I dare not report my suspicion to that store. Doing so could result in them taking legal action against me as a defensive reaction, instead of investigating the problem and handling it in a reasonable way. Therefore, my plan is to simply be aware of the possibility shopping cart  handles are the source, and to use the disinfectant wipes or wear gloves when using them.

Scabies, known as the seven-year itch, is a contagious skin infestation by the mite Sarcoptes scabiei. The most common symptoms are severe itchiness and a pimple-like rash. Occasionally tiny burrows may be seen in the skin.

Crusted Scabies aka Advanced Scabies aka Norweigen Scabies is a more severe form of the disease. It typically only occurs in those with a poor immune system and people may have millions of mites, making them much more contagious. In these cases spread of infection may occur during brief contact or via contaminated objects. The mite is very small and usually not directly visible. Diagnosis is based on the signs and symptoms. The advanced kind can result in deep pain, with burning and stinging sensations, not just itching.

Symptoms can be present across most of the body or just certain areas such as the wrists, between fingers, or along the waistline.

A number of medications are available to treat those infected, including Permethrin.

The elderly and people with an impaired immune system, such as HIV, cancer, or those on immunosuppressive medications, are susceptible to crusted scabies (formerly called Norwegian scabies). On those with weaker immune systems, the host becomes a more fertile breeding ground for the mites, which spread over the host’s body, except the face. Sufferers of crusted scabies exhibit scaly rashes, slight itching, and thick crusts of skin that contain thousands of mites. Such areas make eradication of mites particularly difficult, as the crusts protect the mites from topical miticides/scabicides – including prescription Permethrin in cream form – can’t penetrate the crusted ridges, necessitating prolonged treatment of those areas.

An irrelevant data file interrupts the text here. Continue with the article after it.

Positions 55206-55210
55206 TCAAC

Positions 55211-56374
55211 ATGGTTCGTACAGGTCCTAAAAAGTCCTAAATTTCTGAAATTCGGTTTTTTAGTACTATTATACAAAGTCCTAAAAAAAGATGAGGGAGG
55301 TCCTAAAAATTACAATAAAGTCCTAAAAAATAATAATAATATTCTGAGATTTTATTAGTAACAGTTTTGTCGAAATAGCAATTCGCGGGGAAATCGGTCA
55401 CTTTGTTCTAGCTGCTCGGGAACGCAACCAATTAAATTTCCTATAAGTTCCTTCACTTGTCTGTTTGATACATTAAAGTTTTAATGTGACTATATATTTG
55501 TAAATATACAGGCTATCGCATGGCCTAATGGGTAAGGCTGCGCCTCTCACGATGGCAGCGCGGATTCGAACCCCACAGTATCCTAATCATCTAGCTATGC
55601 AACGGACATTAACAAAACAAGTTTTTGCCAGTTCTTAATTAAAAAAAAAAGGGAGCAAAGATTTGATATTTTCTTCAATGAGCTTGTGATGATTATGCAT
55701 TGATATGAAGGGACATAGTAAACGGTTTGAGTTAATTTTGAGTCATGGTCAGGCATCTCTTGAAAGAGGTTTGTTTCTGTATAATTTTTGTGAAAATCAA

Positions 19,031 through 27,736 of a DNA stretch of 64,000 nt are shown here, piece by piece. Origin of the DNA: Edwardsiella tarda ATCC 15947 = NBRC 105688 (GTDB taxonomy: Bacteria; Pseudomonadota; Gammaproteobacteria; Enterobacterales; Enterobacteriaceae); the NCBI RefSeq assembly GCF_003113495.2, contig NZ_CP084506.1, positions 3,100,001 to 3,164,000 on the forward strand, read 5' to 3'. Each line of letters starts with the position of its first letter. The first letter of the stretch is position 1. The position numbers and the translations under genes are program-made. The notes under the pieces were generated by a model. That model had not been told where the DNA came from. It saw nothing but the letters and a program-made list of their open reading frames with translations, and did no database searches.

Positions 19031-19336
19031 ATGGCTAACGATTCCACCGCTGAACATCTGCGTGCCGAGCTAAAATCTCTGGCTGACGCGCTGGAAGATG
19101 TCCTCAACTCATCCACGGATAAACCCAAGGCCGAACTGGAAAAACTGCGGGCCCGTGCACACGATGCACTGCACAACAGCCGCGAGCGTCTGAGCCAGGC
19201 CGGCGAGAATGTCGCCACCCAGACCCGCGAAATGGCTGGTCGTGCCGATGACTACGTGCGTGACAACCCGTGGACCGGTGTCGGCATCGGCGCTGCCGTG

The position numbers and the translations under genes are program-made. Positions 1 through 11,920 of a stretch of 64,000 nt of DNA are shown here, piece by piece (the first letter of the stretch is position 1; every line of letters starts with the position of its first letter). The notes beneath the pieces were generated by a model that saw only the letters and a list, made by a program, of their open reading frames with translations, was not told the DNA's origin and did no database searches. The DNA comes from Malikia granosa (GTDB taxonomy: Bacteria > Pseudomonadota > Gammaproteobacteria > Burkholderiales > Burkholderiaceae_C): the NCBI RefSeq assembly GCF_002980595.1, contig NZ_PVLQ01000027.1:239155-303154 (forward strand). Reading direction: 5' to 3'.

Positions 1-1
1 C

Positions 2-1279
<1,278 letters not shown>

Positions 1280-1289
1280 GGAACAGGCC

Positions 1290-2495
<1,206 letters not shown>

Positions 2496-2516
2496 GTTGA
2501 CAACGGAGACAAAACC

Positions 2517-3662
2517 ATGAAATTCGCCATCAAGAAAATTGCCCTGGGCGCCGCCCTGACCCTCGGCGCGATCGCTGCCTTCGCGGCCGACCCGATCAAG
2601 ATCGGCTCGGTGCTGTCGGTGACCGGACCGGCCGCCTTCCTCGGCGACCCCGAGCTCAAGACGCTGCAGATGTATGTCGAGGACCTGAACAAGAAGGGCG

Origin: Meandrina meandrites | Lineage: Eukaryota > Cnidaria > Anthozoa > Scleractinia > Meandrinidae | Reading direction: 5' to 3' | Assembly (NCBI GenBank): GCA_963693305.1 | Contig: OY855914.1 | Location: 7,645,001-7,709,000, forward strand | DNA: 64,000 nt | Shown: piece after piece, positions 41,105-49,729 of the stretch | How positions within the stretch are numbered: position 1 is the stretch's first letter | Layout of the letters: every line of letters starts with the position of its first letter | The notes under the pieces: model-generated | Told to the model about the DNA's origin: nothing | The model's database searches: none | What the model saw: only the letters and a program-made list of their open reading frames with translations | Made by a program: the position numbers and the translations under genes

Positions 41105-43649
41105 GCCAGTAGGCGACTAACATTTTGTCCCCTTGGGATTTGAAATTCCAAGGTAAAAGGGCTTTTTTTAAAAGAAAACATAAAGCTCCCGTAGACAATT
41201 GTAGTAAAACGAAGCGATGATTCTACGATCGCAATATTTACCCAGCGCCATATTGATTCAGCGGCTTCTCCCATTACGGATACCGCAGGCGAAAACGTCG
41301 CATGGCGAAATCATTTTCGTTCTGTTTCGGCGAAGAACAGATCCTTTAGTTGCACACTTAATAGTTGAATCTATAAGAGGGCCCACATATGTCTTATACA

Scabies is contagious and can be contracted through prolonged physical contact with an infested person. This includes sexual intercourse, although a majority of cases are acquired through other forms of skin-to-skin contact. Less commonly, scabies infestation can happen through the sharing of clothes, towels, and bedding, but this is not a major mode of transmission; individual mites can only survive for two to three days, at most, away from human skin. Healthcare workers are at risk of contracting scabies from patients, because they may be in extended contact with them.

Considering instructions with a list of things in the home needed to be cleaned to help prevent reinfection of the victim, I have no doubt the mites can briefly live on shopping cart handles – coming from an infected person – so the next person to use the cart without cleaning the handle can catch them – if not wearing gloves.

Reported by Jim Lantern
LANTERN TIMEGLASS JOURNAL
Wednesday morning, 7 December 2016